Truphone – Making Your Phone Disrupt the Cellular Operator
Truphone has implemented a download to cellular phones which have WiFi. Its technology enables calls to be placed and received over the Internet. Think of truphone to cellular as Skype is to the PC. Using Open Source truphone has developed code which will run on Nokia phones via download. One gets a truphone number. Any calls to that number are routed over the Internet to the phone when the phone is connected to a WiFi network. As truphone states: Competing with the Mobile Network Operators by using Open Source components is their mantra.
GeoVector – Point and to Learn
GeoVector is as simple as pointing the phone in the direction of interest. It is deployed in Japan on the KDDI network as a BREW application with 700,000 objects in the location search. These objects are identified based on the user location and heading. One only has to point the phone at an object, be it a building or a retail establishment or a scenic location. This launches the local search based on the position and pointing direction. An enhanced version goes live 1Q 2007 with KDDI. It adds sponsored channels, banner advertising, maps, point to call and guide me. Impressive.
Future of Asterisk
Mark Spencer, Digium, outlined future development in Asterisk. This includes:
SMS and MMS
There was an abundance of open source enthusiasm from the interesting to the absurd. We might call interesting the botanicals project done by students in New York, which allows individuals to call their plants to determine its condition. The foundation of many of the open source projects is Asterisk – the Open Source software PBX. This is a significant accomplishment and we found the potential of a small box called the Asterisk Appliance important. The disruptive potential of Asterisk has yet to be realized in the market.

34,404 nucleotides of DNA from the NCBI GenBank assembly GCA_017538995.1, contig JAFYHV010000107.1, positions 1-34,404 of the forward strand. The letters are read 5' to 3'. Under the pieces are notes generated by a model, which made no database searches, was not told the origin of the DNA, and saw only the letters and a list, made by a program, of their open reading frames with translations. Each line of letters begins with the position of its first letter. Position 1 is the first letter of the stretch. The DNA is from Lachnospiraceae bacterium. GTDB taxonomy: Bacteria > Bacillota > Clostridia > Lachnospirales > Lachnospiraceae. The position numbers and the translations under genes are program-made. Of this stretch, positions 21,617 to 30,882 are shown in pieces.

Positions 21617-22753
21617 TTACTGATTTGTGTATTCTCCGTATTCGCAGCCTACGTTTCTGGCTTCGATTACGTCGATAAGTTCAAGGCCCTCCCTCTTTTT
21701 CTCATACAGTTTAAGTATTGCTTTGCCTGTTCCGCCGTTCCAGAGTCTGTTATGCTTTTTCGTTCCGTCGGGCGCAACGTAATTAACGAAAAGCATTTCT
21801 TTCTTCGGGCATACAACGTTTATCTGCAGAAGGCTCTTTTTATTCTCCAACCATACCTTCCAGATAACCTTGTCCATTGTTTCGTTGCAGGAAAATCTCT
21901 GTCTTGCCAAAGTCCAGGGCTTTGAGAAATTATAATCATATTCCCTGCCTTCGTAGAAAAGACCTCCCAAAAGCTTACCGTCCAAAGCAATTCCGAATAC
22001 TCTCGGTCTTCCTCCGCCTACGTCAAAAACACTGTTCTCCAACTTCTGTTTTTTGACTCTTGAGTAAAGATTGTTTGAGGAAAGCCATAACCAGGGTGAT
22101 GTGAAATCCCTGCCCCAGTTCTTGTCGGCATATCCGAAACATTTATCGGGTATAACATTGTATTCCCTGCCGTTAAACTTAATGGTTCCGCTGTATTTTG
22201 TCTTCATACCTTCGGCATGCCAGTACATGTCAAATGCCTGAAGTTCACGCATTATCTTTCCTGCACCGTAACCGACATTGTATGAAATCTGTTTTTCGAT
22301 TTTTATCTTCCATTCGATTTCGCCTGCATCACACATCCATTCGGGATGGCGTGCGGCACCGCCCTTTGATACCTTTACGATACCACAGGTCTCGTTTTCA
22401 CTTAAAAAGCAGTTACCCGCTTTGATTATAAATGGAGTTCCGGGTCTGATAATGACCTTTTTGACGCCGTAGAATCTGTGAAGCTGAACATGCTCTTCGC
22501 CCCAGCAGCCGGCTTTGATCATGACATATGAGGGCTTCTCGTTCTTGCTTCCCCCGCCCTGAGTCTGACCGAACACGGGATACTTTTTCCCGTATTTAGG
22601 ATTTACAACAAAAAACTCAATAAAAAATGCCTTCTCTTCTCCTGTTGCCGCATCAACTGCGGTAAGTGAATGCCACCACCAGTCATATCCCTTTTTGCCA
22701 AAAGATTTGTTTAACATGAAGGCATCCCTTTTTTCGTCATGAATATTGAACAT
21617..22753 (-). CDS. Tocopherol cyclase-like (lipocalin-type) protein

Most of the projects/products described at eTel were on cell phones including an Open Source phone from Openmoco, the open module communications platform and the truphone which uses Linux to accomplish VoIP phone capability on an existing celluar phone which has WiFi connectivity.
Presence is seen as an important future opportunity. But we have doubts about the degree of invasiveness presented by jaiku. We wonder if the public would accept that someone could know your physical environment and future plans as a part of presence. At the same time, integrating location (GPS) with presence and buddy lists provides the opportunity to link up with individuals one cannot readily see but who are nearby. The WAVE came away with the impression that most speakers talked about social networking but few had any ideas on how to improve it and to help create a market beyond what exists today.
What about new applications on the cellular network? This was bashed multiple times. Any excitement about bringing a new revenue stream to the market is quickly dashed by the 65% or so toll the carriers charge as the participation fee on the network. We found none at eTel interested in playing this game.
If eTel is representative of the future of telephony, the opportunity space is quite limited. It is just impossible to get traction with arbitrage; the carriers are very reluctant to let anyone provide services, and Open Source as not shown significant market penetration in telephony.